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Kabinett Trocken
with a Decade + of Cellar Rest
2009 Ludes Ritsch Kabinett Trocken

{ "Kabinett Trocken" as a category is simultaneously ignored, overlooked, misunderstood, threatened, disappearing... and, CELEBRATED by many as perhaps the apogee of a cool-climate viticulture. }
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2009 Hermann Ludes Ritsch Kabinett Trocken

Today we offer an *EXTREMELY SMALL* parcel of a glorious Kabinett Trocken from one of the Mosel's remaining traditionalists with over a decade of cellar rest.

Now, you may be forgiven for believing that the term "Kabinett" refers only to a wine with noticeable residual sugar. In truth, the Kabinett designation suggests only a certain delicacy, a nervy vigor and a lower level of alcohol. Here, the "Trocken" part means the wine is dry.

Yes, a Kabinett can be bone dry: enter "Kabinett Trocken." Think of the Kabinett Trocken as the smaller, but no less serious, brother to the powerful GGs, for those of you familiar with the category of the Grosses Gewächs.

However you want to think about it, Kabinett Trocken is a category Robert and I are both super passionate about. As I write in a TRINK piece published last year (see link below to view the issue), Kabinett Trockens have been some of the "most transparent, detailed and soul-stirring wines I have ever had." These are wines that are diminutive in alcohol only, most often carrying 11.5% alcohol or less. The legendary wine scholar David Schildknecht, in the same TRINK issue, wrote: "The notion that somehow because a wine is lightweight, its vineyard identity won’t be expressed and should be concealed from consumers rather than used as a selling point is baseless and ludicrous. If anything, delicacy brings distinctive details into greater focus."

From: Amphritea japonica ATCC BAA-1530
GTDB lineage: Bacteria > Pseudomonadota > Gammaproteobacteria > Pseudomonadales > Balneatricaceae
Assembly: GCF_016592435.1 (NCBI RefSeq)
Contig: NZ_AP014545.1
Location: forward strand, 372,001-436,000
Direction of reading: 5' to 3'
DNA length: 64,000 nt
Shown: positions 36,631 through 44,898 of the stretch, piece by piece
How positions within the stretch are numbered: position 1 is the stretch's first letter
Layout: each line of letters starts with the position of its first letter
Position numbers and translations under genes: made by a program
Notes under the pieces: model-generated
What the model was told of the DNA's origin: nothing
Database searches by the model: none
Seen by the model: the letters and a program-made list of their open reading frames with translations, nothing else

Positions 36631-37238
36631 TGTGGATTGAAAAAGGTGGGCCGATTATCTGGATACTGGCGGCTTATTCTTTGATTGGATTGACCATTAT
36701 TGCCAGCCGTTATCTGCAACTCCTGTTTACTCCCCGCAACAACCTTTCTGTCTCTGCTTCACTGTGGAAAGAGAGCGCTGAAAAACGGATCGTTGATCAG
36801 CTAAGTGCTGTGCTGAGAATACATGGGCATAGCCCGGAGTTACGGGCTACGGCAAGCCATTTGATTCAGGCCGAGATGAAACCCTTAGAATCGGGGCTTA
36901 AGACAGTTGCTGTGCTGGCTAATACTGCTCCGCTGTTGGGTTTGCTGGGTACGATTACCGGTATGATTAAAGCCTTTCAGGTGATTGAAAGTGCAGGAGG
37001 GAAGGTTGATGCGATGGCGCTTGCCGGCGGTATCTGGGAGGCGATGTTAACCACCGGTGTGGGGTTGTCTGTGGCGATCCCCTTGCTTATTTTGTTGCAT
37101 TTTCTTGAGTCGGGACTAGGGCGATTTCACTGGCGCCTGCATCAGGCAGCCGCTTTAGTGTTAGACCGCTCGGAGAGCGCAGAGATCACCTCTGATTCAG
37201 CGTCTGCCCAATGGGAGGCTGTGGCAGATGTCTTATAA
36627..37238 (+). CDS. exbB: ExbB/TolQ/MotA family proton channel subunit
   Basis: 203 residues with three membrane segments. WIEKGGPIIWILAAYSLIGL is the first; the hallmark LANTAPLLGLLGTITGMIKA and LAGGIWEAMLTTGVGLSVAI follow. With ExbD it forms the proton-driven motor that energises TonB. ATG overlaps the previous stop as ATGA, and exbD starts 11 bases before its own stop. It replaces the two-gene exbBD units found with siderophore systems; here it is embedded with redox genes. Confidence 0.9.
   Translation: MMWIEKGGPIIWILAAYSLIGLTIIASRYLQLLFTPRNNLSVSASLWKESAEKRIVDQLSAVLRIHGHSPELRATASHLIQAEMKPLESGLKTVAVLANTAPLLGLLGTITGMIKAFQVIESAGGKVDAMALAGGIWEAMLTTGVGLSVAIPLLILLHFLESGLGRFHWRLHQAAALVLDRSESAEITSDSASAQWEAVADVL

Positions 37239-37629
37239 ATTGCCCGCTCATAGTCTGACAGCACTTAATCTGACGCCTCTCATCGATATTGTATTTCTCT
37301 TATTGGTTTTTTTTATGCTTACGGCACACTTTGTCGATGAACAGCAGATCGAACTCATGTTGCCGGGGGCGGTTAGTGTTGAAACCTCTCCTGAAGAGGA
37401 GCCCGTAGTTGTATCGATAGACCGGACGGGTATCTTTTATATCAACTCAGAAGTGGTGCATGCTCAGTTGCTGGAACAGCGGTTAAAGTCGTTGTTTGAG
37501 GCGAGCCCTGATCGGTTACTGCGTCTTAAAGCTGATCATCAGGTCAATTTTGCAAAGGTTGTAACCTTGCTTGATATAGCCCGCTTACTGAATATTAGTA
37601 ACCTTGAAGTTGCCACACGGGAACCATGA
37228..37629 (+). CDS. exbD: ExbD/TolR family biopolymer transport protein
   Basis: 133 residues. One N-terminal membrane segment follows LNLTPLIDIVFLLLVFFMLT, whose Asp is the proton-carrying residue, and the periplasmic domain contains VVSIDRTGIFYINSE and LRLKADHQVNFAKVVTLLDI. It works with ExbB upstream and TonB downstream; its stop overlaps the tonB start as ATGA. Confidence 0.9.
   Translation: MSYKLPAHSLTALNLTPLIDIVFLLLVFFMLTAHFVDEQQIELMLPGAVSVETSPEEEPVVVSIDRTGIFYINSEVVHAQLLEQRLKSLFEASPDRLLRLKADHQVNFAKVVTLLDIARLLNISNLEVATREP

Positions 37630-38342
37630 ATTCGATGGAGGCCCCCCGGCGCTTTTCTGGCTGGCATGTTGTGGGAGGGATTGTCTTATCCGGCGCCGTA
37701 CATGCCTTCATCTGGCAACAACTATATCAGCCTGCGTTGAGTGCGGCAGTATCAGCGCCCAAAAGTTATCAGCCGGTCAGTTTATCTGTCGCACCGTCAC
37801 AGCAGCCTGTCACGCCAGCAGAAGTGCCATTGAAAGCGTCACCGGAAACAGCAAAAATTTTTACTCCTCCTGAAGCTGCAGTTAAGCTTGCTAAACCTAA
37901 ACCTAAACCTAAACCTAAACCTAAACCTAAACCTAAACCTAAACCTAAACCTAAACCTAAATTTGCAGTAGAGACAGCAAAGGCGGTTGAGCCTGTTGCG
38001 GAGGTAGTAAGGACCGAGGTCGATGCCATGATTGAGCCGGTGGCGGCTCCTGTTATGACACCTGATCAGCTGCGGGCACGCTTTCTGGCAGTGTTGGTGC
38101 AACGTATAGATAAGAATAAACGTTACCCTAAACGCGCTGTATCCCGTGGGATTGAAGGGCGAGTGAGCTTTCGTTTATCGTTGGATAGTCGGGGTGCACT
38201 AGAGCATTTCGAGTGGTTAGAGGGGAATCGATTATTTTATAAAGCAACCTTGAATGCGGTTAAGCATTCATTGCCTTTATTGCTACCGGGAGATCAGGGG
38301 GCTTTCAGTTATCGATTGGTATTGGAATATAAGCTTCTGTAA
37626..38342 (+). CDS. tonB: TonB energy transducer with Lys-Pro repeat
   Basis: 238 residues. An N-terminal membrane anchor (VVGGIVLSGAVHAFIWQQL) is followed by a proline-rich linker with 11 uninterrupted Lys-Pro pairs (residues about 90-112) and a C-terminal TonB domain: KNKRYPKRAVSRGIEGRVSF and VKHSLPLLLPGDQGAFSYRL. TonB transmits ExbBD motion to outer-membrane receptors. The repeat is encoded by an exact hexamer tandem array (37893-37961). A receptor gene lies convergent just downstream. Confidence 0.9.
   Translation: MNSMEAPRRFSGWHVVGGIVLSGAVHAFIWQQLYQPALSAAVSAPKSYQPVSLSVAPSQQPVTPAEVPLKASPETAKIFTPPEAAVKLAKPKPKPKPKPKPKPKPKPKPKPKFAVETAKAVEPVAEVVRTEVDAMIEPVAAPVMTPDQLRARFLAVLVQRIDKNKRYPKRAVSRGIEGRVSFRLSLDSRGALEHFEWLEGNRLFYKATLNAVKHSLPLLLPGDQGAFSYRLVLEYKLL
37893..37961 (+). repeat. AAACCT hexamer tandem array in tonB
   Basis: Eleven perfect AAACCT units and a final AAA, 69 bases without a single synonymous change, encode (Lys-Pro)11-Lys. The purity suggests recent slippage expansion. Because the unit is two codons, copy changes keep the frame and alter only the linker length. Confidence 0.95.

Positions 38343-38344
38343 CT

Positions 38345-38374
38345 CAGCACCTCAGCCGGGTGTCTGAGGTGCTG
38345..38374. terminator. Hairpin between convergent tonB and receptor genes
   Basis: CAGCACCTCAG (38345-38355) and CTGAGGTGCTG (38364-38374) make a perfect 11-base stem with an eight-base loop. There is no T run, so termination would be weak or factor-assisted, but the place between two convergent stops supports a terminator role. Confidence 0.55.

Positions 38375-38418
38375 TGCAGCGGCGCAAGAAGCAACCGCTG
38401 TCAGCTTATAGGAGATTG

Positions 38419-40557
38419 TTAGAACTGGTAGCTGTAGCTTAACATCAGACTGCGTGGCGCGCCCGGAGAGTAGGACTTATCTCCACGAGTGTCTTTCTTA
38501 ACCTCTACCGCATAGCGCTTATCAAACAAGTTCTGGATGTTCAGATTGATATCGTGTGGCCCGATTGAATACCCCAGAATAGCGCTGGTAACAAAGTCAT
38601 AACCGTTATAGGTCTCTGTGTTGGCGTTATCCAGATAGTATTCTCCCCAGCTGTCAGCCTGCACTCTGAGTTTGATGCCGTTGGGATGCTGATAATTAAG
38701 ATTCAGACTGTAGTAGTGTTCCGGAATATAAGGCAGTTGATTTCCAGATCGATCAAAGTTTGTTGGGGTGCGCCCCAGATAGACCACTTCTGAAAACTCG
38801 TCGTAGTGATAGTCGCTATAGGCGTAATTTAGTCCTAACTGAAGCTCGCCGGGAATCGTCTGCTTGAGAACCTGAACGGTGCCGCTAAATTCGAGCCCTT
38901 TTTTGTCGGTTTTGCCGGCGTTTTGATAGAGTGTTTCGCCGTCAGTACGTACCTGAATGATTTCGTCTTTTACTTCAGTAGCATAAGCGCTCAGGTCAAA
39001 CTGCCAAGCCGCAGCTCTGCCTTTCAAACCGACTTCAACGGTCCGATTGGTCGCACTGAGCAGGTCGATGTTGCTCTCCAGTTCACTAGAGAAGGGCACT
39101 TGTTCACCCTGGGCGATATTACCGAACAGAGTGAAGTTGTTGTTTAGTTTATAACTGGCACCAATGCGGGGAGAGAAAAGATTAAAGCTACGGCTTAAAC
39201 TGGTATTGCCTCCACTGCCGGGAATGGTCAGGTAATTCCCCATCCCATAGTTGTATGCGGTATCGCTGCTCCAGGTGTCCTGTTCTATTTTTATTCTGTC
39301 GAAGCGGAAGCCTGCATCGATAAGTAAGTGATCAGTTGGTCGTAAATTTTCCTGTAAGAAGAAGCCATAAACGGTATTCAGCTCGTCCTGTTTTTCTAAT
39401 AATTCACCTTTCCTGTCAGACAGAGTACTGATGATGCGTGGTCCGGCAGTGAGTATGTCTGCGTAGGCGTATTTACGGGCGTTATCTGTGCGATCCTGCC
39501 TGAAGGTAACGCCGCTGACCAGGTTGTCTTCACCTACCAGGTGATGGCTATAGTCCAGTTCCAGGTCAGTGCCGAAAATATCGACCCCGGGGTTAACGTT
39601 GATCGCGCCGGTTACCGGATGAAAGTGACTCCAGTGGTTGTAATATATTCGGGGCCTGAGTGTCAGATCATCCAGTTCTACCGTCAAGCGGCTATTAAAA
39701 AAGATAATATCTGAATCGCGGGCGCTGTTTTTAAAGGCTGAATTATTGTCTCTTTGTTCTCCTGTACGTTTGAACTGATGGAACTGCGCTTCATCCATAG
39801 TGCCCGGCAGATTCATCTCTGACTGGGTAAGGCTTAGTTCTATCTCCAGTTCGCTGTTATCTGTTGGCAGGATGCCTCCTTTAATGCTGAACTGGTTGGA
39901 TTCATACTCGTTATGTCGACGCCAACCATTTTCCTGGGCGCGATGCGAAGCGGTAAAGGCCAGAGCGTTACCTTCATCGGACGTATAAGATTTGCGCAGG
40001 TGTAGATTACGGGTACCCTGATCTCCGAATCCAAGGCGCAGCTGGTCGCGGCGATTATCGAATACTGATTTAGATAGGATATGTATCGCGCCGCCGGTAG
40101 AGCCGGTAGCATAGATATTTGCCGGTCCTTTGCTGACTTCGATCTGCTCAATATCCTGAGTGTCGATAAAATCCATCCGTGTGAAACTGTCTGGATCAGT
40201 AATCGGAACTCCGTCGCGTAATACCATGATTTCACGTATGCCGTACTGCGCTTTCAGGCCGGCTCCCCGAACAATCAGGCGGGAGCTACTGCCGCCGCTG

They are delicate, yes, but they are serious. I have personally had single-vineyard Kabinett Trockens at close to 40 years old and they have been lively and fresh, though my personal preference is to drink them young, around 5-15 years post vintage. You may have heard us exclaim this phrase; it is as absurd as it is worth remembering: "Age your Kabinett Trocken!"

For this offer, Hermann Ludes and his nephew Julian Ludes have done the aging for us. I had this wine recently at a @rieslingstudy that Robert and I hosted in the Mosel (Julian brought a bottle from his cellar) and it was stunning. Even with more than a decade of age it was garden fresh, with surprisingly ripe fruit adding just the most delicate and seductive layer of sheened and cooling fruit to what is otherwise a study in polished mineral and acidity. As per my preferred drinking window, this wine is ready to go now though it will have no problem with another 5+ years and probably much longer.

I may be overlooking something, but I cannot think of another wine culture that asks for so much specificity - up to the "Grand Cru" single-vineyard designation as in the case of the 2009 Ludes Thörnicher Ritsch - while also asking for only what is most essential. "Petit Chablis" may value vigor and refreshment, but it does so at the expense of place and "seriousness."

Kabinett Trocken is the wine world's most extreme editor, not simplifying anything, but rather polishing even the grandest terroir into only what is most tactile and immediate. Hermann and Julian Ludes are some of the few remaining masters of this genre in the Mosel, right there with Stein, Hofgut Falkenstein, Weiser-Künstler and Max. Ferd. Richter.

Maybe the fine-ness, the angelic incisiveness, the mineral-water refreshment and ultra-light essence of these wines isn't for everyone, but, as Schildknecht wrote in his TRINK piece last year: "When everything works, the effect can be transparent, kaleidoscopic, and electric."

If you missed it last year, or want to revisit, we went deep last year with the German wine scholar David Schildknecht and our friends at TRINK, exploring the historical context and current-day status of Kabinett Trocken. Please check out TRINK volume 06 "The Forest for the Trees" with reflections on Kabinett Trocken by David Schildknecht, Jérôme Hainze and me.

Stephen and Robert

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